Now that we have considered some of the practices that are worth weeding, let’s turn our attention to those that are designed to support and enhance engagement. It’s relevant to this discussion to emphasize that both ways of seeing engagement are needed since alleviating won’t necessarily translate to elevating. Without exploring what we don’t want to do as well as what we do, we may inadvertently set up an immoveable roadblock to engagement. While there are many things to consider, I’d like to add seven practices that can enrich student engagement.
Seven Practices that Can Enrich and Elevate Student Engagement
Once again, I’ll share some #G2Great tweets that extend these practices:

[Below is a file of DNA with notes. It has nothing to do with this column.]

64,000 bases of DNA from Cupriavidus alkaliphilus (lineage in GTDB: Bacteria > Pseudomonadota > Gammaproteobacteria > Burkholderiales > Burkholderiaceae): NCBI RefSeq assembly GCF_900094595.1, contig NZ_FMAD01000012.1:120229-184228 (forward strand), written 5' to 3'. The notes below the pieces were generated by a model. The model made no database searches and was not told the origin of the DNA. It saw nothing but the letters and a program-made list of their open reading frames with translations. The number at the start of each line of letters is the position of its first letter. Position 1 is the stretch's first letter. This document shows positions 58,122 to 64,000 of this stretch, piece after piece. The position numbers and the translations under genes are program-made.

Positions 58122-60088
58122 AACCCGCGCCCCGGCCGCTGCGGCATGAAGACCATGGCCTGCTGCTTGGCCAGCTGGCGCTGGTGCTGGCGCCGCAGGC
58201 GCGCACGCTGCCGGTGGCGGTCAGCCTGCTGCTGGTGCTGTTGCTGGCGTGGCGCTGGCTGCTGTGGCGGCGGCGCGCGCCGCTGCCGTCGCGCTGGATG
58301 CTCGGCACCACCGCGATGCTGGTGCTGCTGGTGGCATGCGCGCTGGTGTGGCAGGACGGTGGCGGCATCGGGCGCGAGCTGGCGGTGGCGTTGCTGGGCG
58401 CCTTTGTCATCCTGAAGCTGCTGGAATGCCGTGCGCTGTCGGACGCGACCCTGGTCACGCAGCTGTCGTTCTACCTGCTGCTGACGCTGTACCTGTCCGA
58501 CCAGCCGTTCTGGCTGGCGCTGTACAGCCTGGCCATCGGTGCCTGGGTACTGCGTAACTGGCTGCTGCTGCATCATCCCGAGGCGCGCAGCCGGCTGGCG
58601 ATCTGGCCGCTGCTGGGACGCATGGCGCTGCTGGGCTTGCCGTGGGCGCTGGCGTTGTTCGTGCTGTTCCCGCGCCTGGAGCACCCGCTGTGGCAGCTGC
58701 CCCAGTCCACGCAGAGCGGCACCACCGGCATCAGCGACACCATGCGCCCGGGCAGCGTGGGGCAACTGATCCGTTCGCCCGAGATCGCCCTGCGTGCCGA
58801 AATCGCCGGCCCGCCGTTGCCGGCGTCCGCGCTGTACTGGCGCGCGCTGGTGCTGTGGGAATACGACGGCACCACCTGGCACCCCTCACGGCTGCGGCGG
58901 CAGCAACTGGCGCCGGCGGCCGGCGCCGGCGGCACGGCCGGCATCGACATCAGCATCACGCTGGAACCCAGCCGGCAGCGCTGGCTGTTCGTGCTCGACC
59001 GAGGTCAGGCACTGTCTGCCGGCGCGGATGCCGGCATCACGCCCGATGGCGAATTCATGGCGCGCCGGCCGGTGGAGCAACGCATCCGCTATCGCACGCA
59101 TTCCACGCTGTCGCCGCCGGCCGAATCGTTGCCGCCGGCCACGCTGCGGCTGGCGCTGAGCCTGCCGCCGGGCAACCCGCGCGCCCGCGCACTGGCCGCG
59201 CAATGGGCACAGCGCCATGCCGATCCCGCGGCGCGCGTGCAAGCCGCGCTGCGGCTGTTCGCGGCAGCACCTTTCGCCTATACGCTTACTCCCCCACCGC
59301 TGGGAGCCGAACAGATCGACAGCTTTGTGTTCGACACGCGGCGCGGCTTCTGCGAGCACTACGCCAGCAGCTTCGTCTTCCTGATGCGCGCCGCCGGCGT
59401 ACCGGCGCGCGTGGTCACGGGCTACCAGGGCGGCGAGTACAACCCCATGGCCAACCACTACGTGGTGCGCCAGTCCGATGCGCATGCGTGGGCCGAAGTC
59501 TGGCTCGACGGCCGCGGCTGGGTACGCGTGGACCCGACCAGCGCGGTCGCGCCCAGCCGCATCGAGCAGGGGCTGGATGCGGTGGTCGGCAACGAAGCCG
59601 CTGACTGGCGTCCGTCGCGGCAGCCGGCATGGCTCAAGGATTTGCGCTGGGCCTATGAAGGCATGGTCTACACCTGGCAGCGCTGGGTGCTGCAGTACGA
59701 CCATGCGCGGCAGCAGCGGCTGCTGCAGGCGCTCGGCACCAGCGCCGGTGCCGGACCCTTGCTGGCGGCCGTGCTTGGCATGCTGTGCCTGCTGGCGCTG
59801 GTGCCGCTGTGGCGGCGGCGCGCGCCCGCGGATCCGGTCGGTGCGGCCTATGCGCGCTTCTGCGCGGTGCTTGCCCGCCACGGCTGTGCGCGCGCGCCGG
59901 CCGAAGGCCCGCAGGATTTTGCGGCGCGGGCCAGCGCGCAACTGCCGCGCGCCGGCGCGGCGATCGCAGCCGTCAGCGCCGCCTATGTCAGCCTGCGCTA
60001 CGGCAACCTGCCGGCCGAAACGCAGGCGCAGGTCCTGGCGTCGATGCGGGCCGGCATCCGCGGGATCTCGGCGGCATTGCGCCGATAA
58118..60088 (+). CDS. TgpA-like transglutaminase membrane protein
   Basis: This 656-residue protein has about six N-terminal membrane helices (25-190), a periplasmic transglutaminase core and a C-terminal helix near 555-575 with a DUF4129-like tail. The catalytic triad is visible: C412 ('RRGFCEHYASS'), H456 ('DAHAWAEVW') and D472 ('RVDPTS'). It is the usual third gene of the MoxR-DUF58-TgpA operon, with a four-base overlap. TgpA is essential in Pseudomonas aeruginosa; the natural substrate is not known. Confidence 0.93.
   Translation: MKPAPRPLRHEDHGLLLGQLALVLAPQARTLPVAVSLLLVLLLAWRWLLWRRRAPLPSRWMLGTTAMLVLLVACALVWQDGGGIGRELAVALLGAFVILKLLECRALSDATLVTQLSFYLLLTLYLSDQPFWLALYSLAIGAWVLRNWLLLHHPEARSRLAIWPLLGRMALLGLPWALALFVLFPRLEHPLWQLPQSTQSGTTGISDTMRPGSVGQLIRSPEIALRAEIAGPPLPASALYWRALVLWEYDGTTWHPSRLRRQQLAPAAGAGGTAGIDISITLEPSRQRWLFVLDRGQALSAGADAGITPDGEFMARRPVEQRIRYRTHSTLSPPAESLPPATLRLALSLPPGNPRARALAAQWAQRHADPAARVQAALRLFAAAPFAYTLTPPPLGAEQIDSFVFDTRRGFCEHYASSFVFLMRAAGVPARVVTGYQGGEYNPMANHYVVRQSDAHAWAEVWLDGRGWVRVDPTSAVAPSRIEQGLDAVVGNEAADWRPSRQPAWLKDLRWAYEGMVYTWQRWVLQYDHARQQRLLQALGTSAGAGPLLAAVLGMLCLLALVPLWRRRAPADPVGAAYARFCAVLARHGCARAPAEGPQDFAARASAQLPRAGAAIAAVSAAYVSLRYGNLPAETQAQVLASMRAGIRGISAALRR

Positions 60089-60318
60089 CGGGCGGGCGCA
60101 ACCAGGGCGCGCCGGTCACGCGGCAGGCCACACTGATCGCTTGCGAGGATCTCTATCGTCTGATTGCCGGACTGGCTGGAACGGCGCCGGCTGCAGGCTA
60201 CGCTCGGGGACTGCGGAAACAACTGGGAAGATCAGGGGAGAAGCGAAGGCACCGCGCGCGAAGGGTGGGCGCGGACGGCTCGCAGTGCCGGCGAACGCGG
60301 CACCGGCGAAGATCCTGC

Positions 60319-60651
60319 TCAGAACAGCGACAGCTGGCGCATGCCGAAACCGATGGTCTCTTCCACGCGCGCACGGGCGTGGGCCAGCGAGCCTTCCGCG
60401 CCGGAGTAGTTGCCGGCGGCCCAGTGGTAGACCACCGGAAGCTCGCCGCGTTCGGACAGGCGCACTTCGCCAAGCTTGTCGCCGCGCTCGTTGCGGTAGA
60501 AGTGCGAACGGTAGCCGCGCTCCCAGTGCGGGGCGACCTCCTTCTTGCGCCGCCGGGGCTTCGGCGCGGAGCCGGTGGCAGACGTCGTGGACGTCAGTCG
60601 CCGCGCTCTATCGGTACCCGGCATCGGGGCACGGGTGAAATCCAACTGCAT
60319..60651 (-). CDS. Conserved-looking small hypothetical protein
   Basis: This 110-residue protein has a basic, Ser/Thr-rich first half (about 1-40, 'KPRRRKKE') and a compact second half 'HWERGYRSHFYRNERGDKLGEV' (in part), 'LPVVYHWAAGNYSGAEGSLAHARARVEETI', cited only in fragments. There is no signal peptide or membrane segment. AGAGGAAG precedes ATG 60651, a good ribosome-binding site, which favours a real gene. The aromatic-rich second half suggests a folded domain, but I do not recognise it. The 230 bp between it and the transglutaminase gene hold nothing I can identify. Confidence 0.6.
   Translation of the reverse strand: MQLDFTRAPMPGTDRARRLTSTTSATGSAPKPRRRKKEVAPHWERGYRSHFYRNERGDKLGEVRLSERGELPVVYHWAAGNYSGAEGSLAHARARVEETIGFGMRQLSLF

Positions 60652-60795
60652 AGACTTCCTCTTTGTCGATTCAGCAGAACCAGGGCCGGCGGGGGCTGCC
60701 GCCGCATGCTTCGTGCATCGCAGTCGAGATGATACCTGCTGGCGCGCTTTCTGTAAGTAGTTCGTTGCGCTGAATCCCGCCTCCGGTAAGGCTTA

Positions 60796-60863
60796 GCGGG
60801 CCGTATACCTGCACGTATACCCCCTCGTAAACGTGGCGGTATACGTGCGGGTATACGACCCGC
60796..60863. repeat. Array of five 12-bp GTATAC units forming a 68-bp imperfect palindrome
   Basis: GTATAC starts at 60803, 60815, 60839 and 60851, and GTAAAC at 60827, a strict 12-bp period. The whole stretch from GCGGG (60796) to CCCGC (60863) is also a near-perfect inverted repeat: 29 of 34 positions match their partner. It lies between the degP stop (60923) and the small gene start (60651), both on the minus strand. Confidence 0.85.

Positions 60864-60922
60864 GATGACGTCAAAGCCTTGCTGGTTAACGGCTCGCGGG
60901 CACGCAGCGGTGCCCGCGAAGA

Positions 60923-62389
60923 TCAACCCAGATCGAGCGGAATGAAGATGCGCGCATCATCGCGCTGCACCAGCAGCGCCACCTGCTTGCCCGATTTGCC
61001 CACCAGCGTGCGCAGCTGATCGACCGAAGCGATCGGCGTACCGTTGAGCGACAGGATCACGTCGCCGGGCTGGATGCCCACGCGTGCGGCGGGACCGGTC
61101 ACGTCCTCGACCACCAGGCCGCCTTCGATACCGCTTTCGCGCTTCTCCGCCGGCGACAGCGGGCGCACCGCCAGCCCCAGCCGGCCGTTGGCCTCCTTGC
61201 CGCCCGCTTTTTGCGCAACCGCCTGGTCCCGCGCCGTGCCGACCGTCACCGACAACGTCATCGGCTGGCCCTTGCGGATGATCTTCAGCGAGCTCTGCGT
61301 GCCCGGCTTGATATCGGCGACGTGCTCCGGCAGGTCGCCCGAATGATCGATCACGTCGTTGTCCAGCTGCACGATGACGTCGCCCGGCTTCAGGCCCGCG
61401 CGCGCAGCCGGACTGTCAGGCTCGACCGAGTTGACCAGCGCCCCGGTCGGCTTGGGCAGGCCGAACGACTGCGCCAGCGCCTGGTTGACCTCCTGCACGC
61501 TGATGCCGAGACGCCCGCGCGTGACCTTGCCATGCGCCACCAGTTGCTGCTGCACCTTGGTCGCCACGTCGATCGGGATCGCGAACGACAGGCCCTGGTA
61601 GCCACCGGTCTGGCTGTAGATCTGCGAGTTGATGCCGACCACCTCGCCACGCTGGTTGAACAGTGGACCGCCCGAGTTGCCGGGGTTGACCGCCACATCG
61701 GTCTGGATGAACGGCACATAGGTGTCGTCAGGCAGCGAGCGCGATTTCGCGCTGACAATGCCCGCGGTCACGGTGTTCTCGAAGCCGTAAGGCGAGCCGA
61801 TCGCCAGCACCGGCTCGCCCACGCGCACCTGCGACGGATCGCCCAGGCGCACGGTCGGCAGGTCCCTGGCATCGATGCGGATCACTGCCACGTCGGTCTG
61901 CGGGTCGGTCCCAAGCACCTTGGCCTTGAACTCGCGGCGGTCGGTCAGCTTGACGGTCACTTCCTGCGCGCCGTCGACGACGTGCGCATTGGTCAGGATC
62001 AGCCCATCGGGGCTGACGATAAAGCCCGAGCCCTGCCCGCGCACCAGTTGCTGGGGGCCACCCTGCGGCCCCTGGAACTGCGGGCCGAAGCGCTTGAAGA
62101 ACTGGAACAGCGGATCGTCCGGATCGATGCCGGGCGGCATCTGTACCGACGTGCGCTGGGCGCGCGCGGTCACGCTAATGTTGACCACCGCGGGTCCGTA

I decided to highlight two tweets in this section that feel like the bookends of student engagement with key features that we need to consider.
Mandy reminds us that we cannot hope to make these important shifts to balance the scales in favor of engagement unless we take the time to assess our students at all stages of the learning process across the day. This helps us to identify factors most likely to impact engagement as supported by our assessment evidence. In this way, assessment connected to in-the-moment observations and analysis becomes action research that allows us to make the best possible decisions toward this end. Mandy’s lovely reminder that assessment can “shine a light on student thinking like a flashlight” seems so relevant to this discussion.